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(Yonhap Feature) Medical workers exhausted by stifling protective suits as heat waves arrive

All News 15:18 June 11, 2020

SEOUL, June 11 (Yonhap) -- The latest spike in new coronavirus cases is not the only cause for concern for medical workers fighting the pandemic at outdoor screening stations nationwide.

The recent spike in summer temperatures is more dreaded by front-line medical workers, who are obliged to put on heavy personal protective equipment (PPE), head to toe, against respiratory viruses.

Working for several hours in bulky PPE, complete with 6-kilogram protective clothing, an N95 respirator, safety goggles and overshoes, is physically consuming even during cool spring weather.

With the mercury soaring above 30 C in the country lately, medical workers are drenched with sweat in less than five minutes after donning PPE and struggle to endure exhaustion and other unbearable physical ordeals.

A medical professional takes off her protective suit after a morning shift at a coronavirus screening station in western Seoul on June 10, 2020. (Yonhap)

"Sauna is an insufficient word to describe the suffocating heat inside the heavy protective suit," said Lee Ji-eon, an official at a coronavirus screening station run by the Sangdang Community Health Center in Cheongju, central South Korea.

"We're virtually taking a sweat shower wearing the protective clothing for up to four hours at one time. It's like a mobile jjimjilbang," Lee said, referring to Korean-style saunas, while adding that the temperature inside PPE already reached 40 C in March and is estimated to surge to unimaginable levels these days.

Using toilets is another challenge for the exhausted medical professionals, as PPE gear is one-time use and is hard to don and doff. Most of them lament that they must refrain from drinking water before PPE shifts to avoid using the restroom. If they go to the bathroom, they have to take off protective clothing and put on a new set, which usually takes at least 10 minutes each.

"Despite the stuffiness and sweltering heat during the four-hour shift inside PPE, it is difficult to drink water, let alone go to the bathroom," Lee said.

Medical workers take off protective clothing at Cheongju's Sangdang Community Health Center on June 10, 2020. (Yonhap)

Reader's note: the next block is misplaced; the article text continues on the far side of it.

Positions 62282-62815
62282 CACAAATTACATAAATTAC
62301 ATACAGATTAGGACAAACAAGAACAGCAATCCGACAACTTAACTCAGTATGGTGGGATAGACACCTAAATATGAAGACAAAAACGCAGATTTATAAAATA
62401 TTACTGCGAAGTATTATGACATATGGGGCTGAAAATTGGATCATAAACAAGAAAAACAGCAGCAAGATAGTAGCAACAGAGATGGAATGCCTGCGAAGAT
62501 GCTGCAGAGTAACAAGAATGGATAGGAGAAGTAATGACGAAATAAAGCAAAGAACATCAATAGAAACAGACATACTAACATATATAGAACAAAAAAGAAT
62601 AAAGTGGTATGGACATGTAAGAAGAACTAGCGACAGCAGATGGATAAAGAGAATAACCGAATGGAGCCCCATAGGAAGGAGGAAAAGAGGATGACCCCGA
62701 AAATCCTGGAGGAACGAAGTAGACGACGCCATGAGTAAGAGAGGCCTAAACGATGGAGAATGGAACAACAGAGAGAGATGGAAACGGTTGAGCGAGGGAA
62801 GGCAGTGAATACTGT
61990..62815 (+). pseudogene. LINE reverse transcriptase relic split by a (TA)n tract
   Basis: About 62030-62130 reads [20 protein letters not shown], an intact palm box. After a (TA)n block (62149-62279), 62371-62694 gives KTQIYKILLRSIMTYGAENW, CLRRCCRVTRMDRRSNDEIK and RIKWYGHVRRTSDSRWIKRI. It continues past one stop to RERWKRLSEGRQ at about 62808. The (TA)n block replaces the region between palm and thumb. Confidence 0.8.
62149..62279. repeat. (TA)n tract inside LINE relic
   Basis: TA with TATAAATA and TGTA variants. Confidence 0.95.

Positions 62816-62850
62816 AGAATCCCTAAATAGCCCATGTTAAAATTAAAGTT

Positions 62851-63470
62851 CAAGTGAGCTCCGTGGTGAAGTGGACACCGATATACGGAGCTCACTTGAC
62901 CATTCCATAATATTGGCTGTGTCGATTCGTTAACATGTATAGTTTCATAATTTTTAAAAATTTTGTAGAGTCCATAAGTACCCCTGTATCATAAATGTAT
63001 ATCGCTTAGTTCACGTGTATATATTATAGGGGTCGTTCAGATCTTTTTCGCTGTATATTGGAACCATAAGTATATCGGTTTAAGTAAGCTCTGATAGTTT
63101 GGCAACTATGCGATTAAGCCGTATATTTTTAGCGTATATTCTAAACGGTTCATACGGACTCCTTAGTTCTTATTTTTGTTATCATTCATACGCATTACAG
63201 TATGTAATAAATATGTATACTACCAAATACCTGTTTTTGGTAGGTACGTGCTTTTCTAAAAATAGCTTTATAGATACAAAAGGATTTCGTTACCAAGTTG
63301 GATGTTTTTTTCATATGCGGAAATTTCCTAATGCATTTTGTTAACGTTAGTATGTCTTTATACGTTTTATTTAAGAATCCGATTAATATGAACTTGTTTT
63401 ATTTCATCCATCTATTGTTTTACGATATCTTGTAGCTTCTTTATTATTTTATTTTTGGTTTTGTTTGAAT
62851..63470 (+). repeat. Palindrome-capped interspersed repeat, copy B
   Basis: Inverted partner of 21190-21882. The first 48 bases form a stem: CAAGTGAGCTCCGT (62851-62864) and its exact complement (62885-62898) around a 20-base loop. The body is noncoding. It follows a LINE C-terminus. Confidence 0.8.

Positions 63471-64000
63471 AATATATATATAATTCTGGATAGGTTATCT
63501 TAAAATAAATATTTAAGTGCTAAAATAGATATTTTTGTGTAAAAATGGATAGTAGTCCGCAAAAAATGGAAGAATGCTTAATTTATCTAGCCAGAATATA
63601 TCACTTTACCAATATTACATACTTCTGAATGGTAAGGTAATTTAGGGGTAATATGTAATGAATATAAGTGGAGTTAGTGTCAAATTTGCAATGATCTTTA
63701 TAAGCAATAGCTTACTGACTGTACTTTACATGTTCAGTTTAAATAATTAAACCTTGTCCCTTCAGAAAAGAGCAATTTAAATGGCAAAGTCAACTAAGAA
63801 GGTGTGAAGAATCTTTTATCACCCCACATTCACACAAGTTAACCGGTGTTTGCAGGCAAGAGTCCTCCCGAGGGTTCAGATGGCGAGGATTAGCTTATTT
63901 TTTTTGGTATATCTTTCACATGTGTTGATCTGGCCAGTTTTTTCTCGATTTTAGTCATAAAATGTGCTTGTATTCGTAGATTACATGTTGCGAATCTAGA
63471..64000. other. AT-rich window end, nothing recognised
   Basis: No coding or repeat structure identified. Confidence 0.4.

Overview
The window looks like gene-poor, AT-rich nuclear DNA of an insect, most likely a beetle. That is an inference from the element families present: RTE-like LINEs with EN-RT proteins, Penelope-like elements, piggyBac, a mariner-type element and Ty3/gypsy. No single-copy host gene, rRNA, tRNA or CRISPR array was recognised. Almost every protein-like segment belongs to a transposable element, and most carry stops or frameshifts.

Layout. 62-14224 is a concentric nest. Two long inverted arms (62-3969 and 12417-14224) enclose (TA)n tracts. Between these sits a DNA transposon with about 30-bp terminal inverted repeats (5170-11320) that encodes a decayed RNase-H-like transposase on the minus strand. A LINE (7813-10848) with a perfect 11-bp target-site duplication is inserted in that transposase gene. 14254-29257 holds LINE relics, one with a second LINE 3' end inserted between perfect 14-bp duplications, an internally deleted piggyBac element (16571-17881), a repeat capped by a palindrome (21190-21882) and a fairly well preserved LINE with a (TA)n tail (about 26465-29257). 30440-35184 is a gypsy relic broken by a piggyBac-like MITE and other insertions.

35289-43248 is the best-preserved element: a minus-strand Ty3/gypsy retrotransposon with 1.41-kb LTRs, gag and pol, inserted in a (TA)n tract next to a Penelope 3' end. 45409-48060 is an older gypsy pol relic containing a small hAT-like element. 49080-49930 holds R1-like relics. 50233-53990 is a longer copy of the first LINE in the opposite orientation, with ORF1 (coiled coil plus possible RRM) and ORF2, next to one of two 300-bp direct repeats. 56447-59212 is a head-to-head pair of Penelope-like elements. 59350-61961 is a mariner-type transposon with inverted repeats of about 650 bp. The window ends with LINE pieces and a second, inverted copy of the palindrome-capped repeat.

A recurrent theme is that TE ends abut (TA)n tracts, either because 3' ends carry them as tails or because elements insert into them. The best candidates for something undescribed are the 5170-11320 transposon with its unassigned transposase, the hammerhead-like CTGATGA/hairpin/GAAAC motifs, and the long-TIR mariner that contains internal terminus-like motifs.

Kim Ju-ho, a 42-year-old doctor who has worked at the Cheongju screening station since mid-February, said he is very concerned about the health of nurses and other medical professionals, citing PPE-related hardships.

"I'm healthy but get exhausted frequently. I'm afraid comparatively older nurses and other medical workers may become dehydrated from excessive sweating and collapse," Kim said.

Indeed, cases of PPE-clad medical workers fainting due to dehydration and heatstroke have been reported across the country since the recent onset of heat waves.

In Incheon, west of Seoul, three community health center employees collapsed at a walk-thru screening facility at a middle school on Tuesday while conducting COVID-19 tests for the school's students amid sizzling temperatures above 30 C. The employees, all clad in PPE gear, complained of dizziness, hyperventilation, hand tremors and general weakness before being rushed to a hospital.

Screening station workers use ice packs to ward off the heat in Daegu on June 10, 2020, as the temperature soared above 35 C in the southeastern city. (Yonhap)

A community health center in Goyang, just northwest of Seoul, reported that one of its female employees was sent to a hospital emergency room Wednesday due to severe bladder infection, which was apparently caused by her reluctance to go to the bathroom during duty at a coronavirus screening station.

As experts say cooling vests cannot be a solution for the moisture-sensitive PPE, the government announced Wednesday it will spend 3 billion won (US$2.51 million) to install air conditioners at all 614 coronavirus screening centers nationwide.

The government also recommended that thick protective clothing be replaced by full-length or surgical gowns, noting that surgical gowns, in particular, will help reduce tiredness in hot weather.

The Korea Meteorological Administration has forecast the number of heat wave days will double this summer from the 30-year average, making quarantine authorities and medical workers jittery.

A heavily geared medical worker disinfects a COVID-19 screening station in Daejeon, central South Korea, on June 10, 2020. (Yonhap)

Adding to the agonies of front-line medical workers, a recent spate of cluster infections and the subsequent surge in demand for coronavirus tests have significantly taken away their rest breaks.

"Health workers battling the coronavirus are now experiencing a critical situation, though they have so far endured hardship thanks to public support and a sense of duty as medical staff," said Lim Seung-kwan, head of the Gyeonggi Provincial Medical Center in Anseong, 70 kilometers south of Seoul, where 25 doctors and 100 nurses are taking care of 54 COVID-19 patients in three daily shifts.

"A termination of the coronavirus crisis was anticipated until recently, but front-line medical workers now feel despondent as they have to start from the beginning again. They have already been weakened by their long-term intensive work, and the beginning of the heat waves makes them more troubled and discomforted," Lim said.


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